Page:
Theoretically, there is no need to run into a DI and then into an external soundcard. In practice... maybe.
The job of a direct input box is to convert a guitar's or bass's high-impedance signal circuit to a low-impedance mic/line circuit to send "directly" to the mixer, instead of capturing the instrument's sound by putting a mic in front of the speaker cabinets. In live sound, a direct box gives the sound engineer a cleaner bass sound with less fiddling to mix in to the PA mains; a cabinet mic will pick up other sound including the crowd, and mic positioning has an important effect on tone so sound checks will take longer as a stage hand futzes with the cab mic to give the sound engy what he wants. A DI also reduces the required size and power of a bassist's "stage rig", often to just the DI itself, as the DI pumping his sound into the PA should give the band all the bass they need through the system's mains and monitors.
While designed for these stage uses, they're also useful for recording, as they allow inputting instrument signals directly into studio equipment like multitrack recorders, with no microphone needed. This again gives you a cleaner input without, say, the sounds of your three elementary-age daughters banging around upstairs doing God knows what (just a hypothetical, in absolutely no way whatsoever related to my personal experience laying down tracks). It also allows you to lay down guitar riffs or bass lines into your DAW at any time of the day or night, without needing a mic'ed amp blaring your bass tone at performance levels into your SM-57 (and the rest of the house).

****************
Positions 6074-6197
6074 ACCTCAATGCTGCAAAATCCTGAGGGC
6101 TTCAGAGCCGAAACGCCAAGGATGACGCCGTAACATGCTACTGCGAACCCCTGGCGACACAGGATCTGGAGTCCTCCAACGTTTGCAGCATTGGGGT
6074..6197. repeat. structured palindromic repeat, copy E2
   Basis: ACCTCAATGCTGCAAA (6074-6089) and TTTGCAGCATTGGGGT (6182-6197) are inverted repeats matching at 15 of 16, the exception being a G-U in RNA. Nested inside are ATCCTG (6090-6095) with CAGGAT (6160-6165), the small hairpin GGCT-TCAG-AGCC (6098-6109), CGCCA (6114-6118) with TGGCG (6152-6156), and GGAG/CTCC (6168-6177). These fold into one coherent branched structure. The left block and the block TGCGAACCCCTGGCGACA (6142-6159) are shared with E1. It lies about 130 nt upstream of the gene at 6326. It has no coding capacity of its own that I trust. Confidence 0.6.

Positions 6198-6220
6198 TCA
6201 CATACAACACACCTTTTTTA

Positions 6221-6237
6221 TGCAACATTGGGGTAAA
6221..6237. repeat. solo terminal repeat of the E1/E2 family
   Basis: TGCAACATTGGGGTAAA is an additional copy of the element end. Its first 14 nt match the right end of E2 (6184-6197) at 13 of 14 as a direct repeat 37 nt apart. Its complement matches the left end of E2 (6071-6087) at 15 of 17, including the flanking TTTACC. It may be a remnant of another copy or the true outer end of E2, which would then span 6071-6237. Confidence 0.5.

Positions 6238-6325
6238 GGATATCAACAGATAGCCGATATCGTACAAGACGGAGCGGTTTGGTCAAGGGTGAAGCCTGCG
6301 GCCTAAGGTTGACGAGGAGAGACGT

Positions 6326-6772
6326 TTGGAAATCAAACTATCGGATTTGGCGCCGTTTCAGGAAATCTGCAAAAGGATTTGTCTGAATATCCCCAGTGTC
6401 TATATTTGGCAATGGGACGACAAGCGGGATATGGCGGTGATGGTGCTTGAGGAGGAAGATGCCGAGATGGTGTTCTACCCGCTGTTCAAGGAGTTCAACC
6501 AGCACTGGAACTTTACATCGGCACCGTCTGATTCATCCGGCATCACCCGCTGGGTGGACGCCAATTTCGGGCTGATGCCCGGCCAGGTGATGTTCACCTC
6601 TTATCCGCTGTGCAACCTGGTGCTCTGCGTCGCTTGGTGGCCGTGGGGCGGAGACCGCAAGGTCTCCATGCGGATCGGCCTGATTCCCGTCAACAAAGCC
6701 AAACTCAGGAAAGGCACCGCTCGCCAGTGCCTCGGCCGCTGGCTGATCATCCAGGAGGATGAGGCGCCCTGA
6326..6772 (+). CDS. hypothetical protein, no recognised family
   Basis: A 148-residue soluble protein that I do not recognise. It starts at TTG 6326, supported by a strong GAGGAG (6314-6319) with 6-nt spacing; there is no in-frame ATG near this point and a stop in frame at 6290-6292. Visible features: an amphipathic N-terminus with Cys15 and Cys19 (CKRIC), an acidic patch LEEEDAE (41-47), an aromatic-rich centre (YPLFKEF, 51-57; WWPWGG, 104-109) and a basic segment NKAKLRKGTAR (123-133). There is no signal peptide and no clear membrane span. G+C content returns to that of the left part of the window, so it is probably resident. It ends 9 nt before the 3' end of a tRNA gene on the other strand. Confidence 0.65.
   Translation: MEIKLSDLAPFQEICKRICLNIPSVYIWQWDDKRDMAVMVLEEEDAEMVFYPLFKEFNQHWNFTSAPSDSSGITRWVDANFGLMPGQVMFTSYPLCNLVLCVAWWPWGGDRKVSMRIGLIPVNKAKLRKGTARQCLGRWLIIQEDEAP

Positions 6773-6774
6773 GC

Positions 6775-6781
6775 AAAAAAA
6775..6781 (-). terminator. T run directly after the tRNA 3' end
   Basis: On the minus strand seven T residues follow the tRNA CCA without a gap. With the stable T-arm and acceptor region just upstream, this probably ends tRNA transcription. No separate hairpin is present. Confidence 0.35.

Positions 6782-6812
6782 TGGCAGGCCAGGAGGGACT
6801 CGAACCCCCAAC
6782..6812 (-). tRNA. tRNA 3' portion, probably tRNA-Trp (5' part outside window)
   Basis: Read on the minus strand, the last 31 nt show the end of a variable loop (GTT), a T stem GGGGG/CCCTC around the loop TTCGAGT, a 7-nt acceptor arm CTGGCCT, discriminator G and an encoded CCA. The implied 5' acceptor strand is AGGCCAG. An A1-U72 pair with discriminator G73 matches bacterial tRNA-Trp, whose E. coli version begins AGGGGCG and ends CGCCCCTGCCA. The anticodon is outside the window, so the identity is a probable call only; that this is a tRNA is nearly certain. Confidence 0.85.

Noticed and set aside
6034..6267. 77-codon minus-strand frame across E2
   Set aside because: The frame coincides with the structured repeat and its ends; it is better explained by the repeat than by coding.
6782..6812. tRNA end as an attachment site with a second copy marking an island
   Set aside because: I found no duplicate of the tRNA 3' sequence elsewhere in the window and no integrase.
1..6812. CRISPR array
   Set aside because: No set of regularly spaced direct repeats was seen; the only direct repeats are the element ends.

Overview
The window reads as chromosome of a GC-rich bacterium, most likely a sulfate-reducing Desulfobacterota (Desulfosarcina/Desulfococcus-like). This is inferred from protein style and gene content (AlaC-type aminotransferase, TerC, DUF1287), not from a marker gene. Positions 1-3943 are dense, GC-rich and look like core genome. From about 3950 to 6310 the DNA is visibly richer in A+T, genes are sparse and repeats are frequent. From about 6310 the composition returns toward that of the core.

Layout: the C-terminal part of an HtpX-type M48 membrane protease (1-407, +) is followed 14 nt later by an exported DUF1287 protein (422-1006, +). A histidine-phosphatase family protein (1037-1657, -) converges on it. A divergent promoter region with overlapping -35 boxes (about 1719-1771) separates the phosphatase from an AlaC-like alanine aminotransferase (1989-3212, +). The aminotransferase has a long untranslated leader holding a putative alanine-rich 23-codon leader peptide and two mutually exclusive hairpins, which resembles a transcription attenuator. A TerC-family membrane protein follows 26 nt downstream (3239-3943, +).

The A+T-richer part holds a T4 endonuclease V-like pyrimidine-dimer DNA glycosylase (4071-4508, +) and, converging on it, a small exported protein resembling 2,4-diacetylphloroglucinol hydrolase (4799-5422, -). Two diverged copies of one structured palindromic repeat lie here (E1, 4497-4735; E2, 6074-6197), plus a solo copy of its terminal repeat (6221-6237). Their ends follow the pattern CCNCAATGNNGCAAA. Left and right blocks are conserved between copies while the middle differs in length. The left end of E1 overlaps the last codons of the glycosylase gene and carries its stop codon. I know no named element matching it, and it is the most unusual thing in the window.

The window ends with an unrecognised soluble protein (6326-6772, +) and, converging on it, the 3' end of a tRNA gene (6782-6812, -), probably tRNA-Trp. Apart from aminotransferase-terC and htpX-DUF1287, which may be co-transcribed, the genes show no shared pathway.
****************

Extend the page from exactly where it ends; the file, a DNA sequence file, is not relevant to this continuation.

Now, your average external soundcard (aka "audio interface", to further differentiate from the internal soundcard hardware of your PC) will commonly support "Hi-Z" inputs by incorporating a DI transformer circuit into the interface design. That increases the value of this piece of gear, and reduces your initial investment, by reducing the need for additional equipment in your home studio to make the interface useful. Almost all the major brands and models of USB audio interface allow plugging in at least one instrument. So, you don't need to have a separate DI in the signal chain.
Now, here's where theory meets practice. These audio interfaces are built on a budget, to meet a pricepoint that's attractive to the average music hobbyist. As such, they usually cut a corner somewhere, and one option is that DI circuit. To avoid making the interface too large (and heavy and expenive), a much smaller transformer coil is typically used for each input, and that has an effect on sound quality. A dedicated DI box will usually have a more substantial transformer, that more faithfully reproduces the upstream signal. That signal, now balanced and running into the interface via an XLR or TRS cable, will bypass the DI circuit in the soundcard, giving you cleaner tone and less noise in the DAW tracks.
Dedicated DIs can also have other circuitry, ranging from a simple gain boost ("Active" DIs boost the gain and reduce transformer impedance to reduce signal attenuation over a long run through the snake to the sound desk) to a full tone-shaping preamp (the LR Baggs Paracoustic DI is a combination DI/preamp designed for acoustic guitars; the Tech21 SansAmp is a more well-known general-purpose preamp for electric guitar and bass). If you get your live performance tone through one of these devices, there's a lot to recommend keeping it in the signal chain in your home studio at least as a starting point, and very few reasons to skip it.